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LaGrange father condemns Georgia House changes to medical marijuana bill

Local challenges ‘gutted’ medical marijuana proposal

By Melanie Ruberti

mruberti@civitasmedia.com

Dale Jackson holds a press conference Feb. 16 on the steps inside the Capitol in Atlanta. Jackson and the group Hope United asked legislators to pass HB 722, adding medical marijuana cultivation labs in Georgia, but a House committee subsequently took out that option.

http://lagrangenews.com/wp-content/uploads/sites/37/2016/03/web1_Jackson1.jpegDale Jackson holds a press conference Feb. 16 on the steps inside the Capitol in Atlanta. Jackson and the group Hope United asked legislators to pass HB 722, adding medical marijuana cultivation labs in Georgia, but a House committee subsequently took out that option.

Courtesy photo | Kayotic Kreations

Dale Jackson and his daughter Camille, right, stand with Ava Fowler, left, who is being treated with cannabis oil, at Gov. Nathan Deal’s office Feb. 16. They attempted to deliver signed petitions in support of HB722 and medical marijuana cultivation labs, but were stopped by a state trooper at the door.

http://lagrangenews.com/wp-content/uploads/sites/37/2016/03/web1_Jackson2.jpegDale Jackson and his daughter Camille, right, stand with Ava Fowler, left, who is being treated with cannabis oil, at Gov. Nathan Deal’s office Feb. 16. They attempted to deliver signed petitions in support of HB722 and medical marijuana cultivation labs, but were stopped by a state trooper at the door.

Courtesy photo | Kayotic Kreations

LaGRANGE — House Bill 722 — the proposal that will add autism, AIDS and PTSD to the list of disorders now eligible to use medicinal marijuana — passed the Georgia House of Representatives by a 152-8 vote Monday morning.

The vote came on crossover day — halfway through the 2016 legislative session.

The bill would potentially help Dale Jackson’s 7-year-old son, Colin, whom has a severe form of autism and cannot verbally communicate with his family nor perform simple tasks, like tying his shoes.

But Jackson knew ahead of the vote he would not be happy with the outcome.

The very outspoken supporter of legalizing cannabis oil for medical purposes in the state of Georgia for the past two years is now just as actively fighting against the 2016 version of the bill, HB722, which would place his son on the registry for a medical marijuana card.

“I cannot possibly overstate how painful it is to me to publicly come out against this bill,” Jackson said. “Not since I was informed of Colin’s diagnosis of autism have I ever experienced something this painful.”

According to Jackson, despite the inclusion of more disorders, HB722 was stripped of two key proposals: the addition of cannabis oil cultivation labs in Georgia and an increase in the percentage of THC, the psychoactive ingredient in the oil from 5 percent.

“Governor Deal and his floors leaders stepped in and forced Rep. Alan Peake (R–Macon, author of HB1 and HB722) to completely rewrite the whole bill (HB722) … so they gutted 80 percent of the bill,” Jackson explained. Deal is “attempting to pass another meaningless bill so that next year, in 2017, this issue does not come up again. It is unusual that our cause has gained traction for two years in a row. This is why we, Hope United, think we need to kill this bill this year to have a better chance of having something more substantial with more substance passed next year.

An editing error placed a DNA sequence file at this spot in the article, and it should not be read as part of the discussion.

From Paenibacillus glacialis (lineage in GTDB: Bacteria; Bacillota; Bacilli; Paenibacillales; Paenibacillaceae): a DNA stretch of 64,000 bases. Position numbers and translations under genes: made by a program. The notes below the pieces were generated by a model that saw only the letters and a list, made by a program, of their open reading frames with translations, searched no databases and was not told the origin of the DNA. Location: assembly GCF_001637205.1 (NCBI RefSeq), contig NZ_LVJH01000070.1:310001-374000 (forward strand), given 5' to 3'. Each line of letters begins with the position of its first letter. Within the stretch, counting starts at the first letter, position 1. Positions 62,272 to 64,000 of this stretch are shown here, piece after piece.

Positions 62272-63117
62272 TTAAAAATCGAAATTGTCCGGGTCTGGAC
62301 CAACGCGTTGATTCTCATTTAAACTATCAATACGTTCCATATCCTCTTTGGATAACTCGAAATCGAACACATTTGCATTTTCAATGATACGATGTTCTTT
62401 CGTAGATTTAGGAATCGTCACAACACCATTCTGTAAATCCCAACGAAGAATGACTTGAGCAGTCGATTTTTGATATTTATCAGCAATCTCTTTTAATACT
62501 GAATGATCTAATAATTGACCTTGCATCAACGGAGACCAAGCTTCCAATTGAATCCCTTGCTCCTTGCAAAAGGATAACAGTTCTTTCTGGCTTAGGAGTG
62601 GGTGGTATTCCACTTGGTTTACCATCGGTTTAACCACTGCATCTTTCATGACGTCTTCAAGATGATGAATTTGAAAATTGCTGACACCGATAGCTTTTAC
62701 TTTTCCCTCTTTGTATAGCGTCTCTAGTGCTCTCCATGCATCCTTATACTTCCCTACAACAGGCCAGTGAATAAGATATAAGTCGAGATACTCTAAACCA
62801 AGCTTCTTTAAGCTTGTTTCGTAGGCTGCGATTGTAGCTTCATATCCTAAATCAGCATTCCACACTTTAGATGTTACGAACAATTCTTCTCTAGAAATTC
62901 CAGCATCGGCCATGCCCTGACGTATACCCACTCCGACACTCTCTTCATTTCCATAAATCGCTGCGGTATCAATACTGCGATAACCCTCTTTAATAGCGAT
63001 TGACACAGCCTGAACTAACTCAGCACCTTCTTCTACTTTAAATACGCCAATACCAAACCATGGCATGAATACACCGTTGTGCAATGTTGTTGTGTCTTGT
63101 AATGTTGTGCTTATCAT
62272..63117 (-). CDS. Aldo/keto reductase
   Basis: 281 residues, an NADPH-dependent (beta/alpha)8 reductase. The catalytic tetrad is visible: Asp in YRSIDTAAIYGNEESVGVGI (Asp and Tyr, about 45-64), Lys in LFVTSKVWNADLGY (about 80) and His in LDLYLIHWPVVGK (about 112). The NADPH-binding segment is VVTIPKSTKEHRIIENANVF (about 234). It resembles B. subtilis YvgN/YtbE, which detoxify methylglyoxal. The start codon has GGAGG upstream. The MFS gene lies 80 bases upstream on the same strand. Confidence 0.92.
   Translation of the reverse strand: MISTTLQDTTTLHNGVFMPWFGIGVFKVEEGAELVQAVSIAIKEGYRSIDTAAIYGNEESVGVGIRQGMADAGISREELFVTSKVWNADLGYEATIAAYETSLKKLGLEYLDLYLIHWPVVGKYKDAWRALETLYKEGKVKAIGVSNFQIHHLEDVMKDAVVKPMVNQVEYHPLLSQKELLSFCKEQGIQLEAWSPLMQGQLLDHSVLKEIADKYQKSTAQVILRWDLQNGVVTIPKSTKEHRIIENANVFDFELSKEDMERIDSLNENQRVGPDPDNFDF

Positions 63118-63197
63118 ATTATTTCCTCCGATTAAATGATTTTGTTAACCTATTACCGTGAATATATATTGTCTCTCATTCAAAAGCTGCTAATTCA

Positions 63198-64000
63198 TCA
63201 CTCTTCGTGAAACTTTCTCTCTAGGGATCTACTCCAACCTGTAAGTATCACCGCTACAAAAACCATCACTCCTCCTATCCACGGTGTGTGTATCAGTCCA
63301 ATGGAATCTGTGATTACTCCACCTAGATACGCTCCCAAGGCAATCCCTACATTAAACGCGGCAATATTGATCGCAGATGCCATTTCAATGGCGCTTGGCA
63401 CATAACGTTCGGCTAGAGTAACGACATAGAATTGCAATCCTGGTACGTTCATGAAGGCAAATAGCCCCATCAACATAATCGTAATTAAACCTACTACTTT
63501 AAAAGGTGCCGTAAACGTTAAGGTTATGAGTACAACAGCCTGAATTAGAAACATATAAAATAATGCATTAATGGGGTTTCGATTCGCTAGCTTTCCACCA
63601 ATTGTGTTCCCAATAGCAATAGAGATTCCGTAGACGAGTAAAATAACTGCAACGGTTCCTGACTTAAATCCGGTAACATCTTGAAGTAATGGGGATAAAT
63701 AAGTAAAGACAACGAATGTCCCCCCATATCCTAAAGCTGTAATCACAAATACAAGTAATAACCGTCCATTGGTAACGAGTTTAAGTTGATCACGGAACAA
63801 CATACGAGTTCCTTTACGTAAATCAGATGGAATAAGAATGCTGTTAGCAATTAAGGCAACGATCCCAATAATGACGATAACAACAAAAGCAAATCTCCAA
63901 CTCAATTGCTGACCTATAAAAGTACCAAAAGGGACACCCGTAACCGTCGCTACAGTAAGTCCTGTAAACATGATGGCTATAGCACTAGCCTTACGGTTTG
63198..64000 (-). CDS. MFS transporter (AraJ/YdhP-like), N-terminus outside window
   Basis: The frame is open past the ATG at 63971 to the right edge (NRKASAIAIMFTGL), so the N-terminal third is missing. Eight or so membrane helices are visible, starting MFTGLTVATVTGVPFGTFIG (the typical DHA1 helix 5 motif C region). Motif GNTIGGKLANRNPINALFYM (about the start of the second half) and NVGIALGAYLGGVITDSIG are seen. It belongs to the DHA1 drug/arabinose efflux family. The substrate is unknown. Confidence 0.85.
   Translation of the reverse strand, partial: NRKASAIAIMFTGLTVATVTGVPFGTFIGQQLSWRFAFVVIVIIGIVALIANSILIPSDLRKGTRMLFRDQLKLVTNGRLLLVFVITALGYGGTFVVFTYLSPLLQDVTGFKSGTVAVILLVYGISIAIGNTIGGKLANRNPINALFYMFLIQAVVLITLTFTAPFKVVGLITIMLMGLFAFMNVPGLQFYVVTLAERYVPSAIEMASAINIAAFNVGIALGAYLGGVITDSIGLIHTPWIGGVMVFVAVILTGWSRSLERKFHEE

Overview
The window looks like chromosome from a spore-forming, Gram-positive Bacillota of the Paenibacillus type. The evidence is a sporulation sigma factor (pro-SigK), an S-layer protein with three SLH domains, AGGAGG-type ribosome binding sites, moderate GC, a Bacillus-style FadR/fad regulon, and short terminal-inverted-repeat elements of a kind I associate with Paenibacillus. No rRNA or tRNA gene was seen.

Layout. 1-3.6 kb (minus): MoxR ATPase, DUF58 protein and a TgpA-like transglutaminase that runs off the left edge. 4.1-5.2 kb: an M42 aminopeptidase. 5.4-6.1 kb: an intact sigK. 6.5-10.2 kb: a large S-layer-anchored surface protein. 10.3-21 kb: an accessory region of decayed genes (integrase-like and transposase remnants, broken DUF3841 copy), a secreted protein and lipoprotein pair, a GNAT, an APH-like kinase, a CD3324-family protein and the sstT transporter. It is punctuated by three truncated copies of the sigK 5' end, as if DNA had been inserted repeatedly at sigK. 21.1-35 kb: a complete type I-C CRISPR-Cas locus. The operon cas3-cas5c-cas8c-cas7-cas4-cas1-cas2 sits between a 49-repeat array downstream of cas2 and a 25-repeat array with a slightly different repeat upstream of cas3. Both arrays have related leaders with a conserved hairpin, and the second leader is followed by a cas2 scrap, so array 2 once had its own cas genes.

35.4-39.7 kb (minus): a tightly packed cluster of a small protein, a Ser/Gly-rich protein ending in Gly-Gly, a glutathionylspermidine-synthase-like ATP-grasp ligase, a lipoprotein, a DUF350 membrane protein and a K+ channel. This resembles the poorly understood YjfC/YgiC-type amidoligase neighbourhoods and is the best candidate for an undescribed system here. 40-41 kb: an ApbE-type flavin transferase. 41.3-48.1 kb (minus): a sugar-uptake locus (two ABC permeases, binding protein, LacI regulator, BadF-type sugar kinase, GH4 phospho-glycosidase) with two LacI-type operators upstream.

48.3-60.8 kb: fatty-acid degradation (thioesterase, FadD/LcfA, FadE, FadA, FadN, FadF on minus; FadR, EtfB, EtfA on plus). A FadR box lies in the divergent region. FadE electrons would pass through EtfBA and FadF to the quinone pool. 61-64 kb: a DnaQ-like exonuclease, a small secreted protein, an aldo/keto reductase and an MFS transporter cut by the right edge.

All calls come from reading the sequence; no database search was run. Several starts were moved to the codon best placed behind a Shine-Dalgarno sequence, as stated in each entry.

“I will put even more effort into killing this bill for the sake of all the families in Georgia,” he added. “The governor wants us to accept a small victory in a small war so he can win the battle, and I refuse to let him win that battle.”

Jackson said he and some of the families in Hope United are prepared to take their frustrations with the legalization of medicinal marijuana in the Peach State one step further, especially since people have to break several laws to obtain it.

“Hope United is committed to showing the state of Georgia the utter lunacy of what Governor Deal has asked to do. He has asked us to break state and federal laws to obtain cannabis oil,” Jackson stated. “So our question to the Governor is this: Is he willing to stand up and defend the citizens of Georgia when we do exactly what he told us to do and break federal law? Will he help us when those federal agents come into the state and attempt to prosecute us for doing what he told us to do?”

Jackson said he hoped for a face to face meeting with Deal, but on Feb. 16, Jackson; his daughter Camille; Ava Fowler, who is being treated with cannabis oil; along with several Hope United supporters attempted to deliver signed petitions in support of HB722 and medical marijuana cultivation labs to the governor’s office. They were stopped by a state trooper at the door. Jackson said Deal refused to see them.

Right now, Jackson said there are close to 200 families willing to stand together in what he called a “public act of civil disobedience.”

“The system is ridiculous. The average citizen in Georgia cannot fly out to Colorado four times a year, get their product and fly back,” he said. “Average citizens don’t know a high-powered congressman who can get them out of trouble should some law enforcement agency come after them. This is why we refuse to accept HB722 as it stands right now.”

HB722 now moves on to the Georgia Senate where legislators could potentially add the proposal of cultivation labs back into the bill.

Melanie Ruberti is a reporter with LaGrange Daily News. She may be reached at 706-884-7311, ext. 2156.